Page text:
Tim Walker’s Vietnam II

Located near the bottom and with a lingering smell of faeces, Ho Chi Minh City is the unequivocal arsehole of Vietnam.

Nevertheless this is where our Intrepid tour began…

Jetstar had taken me from Christchurch to Auckland, where Malaysia Airlines were enlisted to fly me the approximate 12 hours to Kuala Lumpur – before briefly pausing – then flying me the remainder of the way to Tan Son Nhat International Airport, HCMC, Vietnam.

…On paper the trip was simple enough: I was to be arriving in Ho Chi Minh City a full day before my impending tour was due to begin, in order to hopefully experience the idiosyncrasies and accustom to the peculiarities, the oddities of this massive city. I would then be embarking on our 15 day tour – essentially south to north – of Vietnam. Finally I had planned to have a full day of exploration alone in Hanoi, before being transported to the capital’s Noibai Airport. Everything was planned, everything was booked; nothing should have been able to go wrong…

After checking in my luggage at Christchurch Airport – where I was told I would not see, or indeed have to worry about, it again until Ho Chi Minh City – I flew from Christchurch to Auckland. Alas, this was where my trouble-free travel ended.

…Technically, if every person I had paid to do their job had done their job to at least an adequate standard, nothing would have gone wrong…

I arrived in Auckland shortly after the scheduled 21:20 timeslot and settled in for a wait; as per my itinerary Malaysia Airlines did not plan to embark upon their eleven-and-a-half hour journey until 00:05.

…At Auckland airport I continually checked my itinerary against the electronic airport schedule, as if it were possible that I had missed something the first two-dozen times. The time was now past 11 p.m. It looked as though I was heading for Kuala Lumpur in around an hour’s time…

Suddenly my long-held expectations about air travel were realised; my flight was to be delayed by an hour and a half. I would now not be leaving Auckland until after 01:30. I settled in for a longer wait.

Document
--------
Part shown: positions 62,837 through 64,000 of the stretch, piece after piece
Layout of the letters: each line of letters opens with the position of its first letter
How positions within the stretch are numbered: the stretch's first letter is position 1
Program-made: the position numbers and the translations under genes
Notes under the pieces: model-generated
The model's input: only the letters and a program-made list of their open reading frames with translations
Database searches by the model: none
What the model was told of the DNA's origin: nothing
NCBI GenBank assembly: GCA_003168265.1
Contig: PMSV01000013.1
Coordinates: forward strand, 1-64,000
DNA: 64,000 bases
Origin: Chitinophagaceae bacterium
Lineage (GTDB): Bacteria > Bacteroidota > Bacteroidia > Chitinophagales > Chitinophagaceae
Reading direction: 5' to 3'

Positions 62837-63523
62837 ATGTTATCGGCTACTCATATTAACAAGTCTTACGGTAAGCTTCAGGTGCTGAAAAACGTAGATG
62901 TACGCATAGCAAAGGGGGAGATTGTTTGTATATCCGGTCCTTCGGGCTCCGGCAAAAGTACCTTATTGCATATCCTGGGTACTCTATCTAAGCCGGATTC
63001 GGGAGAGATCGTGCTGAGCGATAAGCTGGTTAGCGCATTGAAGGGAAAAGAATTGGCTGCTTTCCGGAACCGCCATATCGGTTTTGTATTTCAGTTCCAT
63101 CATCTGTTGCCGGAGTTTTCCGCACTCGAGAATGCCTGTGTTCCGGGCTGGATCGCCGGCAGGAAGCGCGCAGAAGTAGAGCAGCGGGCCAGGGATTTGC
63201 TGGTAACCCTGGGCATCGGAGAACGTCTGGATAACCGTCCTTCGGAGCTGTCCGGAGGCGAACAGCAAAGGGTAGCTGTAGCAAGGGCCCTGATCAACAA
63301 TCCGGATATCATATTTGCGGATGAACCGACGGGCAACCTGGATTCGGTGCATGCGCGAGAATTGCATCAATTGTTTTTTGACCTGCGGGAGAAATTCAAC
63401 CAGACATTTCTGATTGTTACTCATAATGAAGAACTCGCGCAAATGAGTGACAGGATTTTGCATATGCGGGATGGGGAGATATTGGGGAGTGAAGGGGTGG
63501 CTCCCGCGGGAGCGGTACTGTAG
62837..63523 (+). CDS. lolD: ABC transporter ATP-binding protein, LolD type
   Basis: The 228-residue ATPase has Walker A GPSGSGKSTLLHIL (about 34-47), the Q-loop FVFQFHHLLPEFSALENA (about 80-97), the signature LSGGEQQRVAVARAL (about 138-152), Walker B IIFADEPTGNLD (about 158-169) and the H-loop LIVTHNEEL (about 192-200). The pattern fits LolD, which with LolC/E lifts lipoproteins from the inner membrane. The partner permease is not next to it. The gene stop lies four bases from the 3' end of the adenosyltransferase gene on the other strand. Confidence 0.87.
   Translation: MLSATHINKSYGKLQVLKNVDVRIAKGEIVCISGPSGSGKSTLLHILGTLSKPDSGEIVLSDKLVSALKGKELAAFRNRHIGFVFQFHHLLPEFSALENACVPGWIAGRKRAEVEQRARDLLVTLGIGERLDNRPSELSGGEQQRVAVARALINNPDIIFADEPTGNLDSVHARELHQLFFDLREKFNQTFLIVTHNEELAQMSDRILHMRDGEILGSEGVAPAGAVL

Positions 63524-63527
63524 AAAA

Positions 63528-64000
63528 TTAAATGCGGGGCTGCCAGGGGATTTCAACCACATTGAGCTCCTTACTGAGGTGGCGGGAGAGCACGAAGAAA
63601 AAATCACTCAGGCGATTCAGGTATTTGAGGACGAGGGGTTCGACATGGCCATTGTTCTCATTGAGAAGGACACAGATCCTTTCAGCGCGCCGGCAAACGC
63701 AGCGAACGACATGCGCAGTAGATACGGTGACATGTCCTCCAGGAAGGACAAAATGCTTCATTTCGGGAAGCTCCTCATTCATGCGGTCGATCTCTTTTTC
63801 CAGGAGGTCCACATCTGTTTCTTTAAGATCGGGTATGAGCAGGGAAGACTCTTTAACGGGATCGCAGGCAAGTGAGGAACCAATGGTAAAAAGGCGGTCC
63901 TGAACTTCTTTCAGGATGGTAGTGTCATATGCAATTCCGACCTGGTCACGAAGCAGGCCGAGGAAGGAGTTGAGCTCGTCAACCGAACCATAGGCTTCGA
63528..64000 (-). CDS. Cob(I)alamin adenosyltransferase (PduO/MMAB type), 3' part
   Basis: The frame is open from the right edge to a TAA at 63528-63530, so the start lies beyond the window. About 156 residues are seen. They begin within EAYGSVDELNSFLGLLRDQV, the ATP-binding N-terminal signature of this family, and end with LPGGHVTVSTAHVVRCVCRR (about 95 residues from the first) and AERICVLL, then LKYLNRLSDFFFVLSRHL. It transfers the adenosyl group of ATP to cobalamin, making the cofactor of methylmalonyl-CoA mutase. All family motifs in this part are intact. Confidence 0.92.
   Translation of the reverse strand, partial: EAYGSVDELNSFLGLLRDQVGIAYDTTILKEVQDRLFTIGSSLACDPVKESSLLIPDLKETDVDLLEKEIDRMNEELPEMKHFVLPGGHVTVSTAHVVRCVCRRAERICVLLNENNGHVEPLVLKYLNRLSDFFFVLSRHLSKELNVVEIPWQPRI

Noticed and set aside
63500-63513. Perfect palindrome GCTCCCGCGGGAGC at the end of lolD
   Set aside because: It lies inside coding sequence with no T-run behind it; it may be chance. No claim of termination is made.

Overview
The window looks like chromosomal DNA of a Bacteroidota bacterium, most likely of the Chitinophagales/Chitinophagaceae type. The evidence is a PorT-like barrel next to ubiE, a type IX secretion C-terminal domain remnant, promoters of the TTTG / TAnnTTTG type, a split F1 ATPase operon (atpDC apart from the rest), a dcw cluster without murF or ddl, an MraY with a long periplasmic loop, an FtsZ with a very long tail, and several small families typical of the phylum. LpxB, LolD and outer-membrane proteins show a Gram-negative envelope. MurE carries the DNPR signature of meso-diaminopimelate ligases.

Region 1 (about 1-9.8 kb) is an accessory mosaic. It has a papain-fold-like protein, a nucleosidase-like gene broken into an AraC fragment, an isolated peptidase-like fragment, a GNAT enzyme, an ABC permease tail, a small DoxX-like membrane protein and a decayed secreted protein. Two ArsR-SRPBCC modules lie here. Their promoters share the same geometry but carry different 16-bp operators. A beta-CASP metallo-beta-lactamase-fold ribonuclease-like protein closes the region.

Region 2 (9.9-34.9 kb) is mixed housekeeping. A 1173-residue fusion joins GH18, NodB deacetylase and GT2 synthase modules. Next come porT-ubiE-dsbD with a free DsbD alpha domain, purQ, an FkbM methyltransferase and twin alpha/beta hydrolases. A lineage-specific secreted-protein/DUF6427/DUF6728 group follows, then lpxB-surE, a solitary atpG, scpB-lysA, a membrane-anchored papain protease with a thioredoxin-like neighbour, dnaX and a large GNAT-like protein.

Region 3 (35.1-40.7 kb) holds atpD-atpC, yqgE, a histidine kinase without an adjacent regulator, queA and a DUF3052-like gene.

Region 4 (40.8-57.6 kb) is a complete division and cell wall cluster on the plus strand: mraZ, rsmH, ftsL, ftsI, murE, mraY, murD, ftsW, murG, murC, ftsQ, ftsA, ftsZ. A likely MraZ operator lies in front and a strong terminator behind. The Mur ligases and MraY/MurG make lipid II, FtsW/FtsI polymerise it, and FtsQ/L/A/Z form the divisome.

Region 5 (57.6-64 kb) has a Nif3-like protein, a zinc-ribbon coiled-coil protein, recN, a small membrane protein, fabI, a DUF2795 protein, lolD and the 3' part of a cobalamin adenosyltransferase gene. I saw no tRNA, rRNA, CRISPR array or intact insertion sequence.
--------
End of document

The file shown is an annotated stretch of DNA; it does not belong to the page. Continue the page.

…It had seemed to me, upon checking my itinerary for the 33rd time, that if I left Auckland at 00:05, spent eleven-and-a-half hours in the air, then arrived in Kuala Lumpur at 07:30 in preparation for a 09:00 transfer to HCMC, someone’s arithmetic was out of whack…

01:30 I boarded Malaysia Airlines MH-132. (I recall running that flight number through my head and wondering with a smirk if this plane might just be the next target of a Soviet missile…) 02:15 we finally lifted off the tarmac. I was incensed. What was this airline doing? I wondered about my chances of making it to Kuala Lumpur before my – previously generous – one-and-a-half hour buffer expired. I consoled myself with the belief that, as there were a couple of hundred other travellers on my flight all hoping to make the Vietnam transfer, surely, if the plane was delayed to the extent that all these passengers onboard would miss that next flight, Malaysia Airlines would perhaps implement some initiative and delay the transfer flight to Ho Chi Minh City..?

…I glanced at my (newly adjusted) wristwatch as we touched down in Kuala Lumpur. 08:45. We had miraculously made up about half an hour during the flight. I bustled my way down the aisle, making good gains once I had exited the plane. I strode confidently, purposefully down the foreign corridors, taking only a moment to glance outside and see Malaysia with all its hundreds of kilometres of verdant coconut plantations…

I don’t know how I navigated Kuala Lumpur Airport like I did, but the signage must have been excellent because I led our convoy of worrisome passengers from end to end and bottom to top of that infernal establishment to slap my boarding pass on the check-in counter before giving the woman a sweaty grin – glancing at my watch to see I still had five minutes until MH-750 departed – only to be told, “I’m sorry sir, the gate closed ten minutes ago.”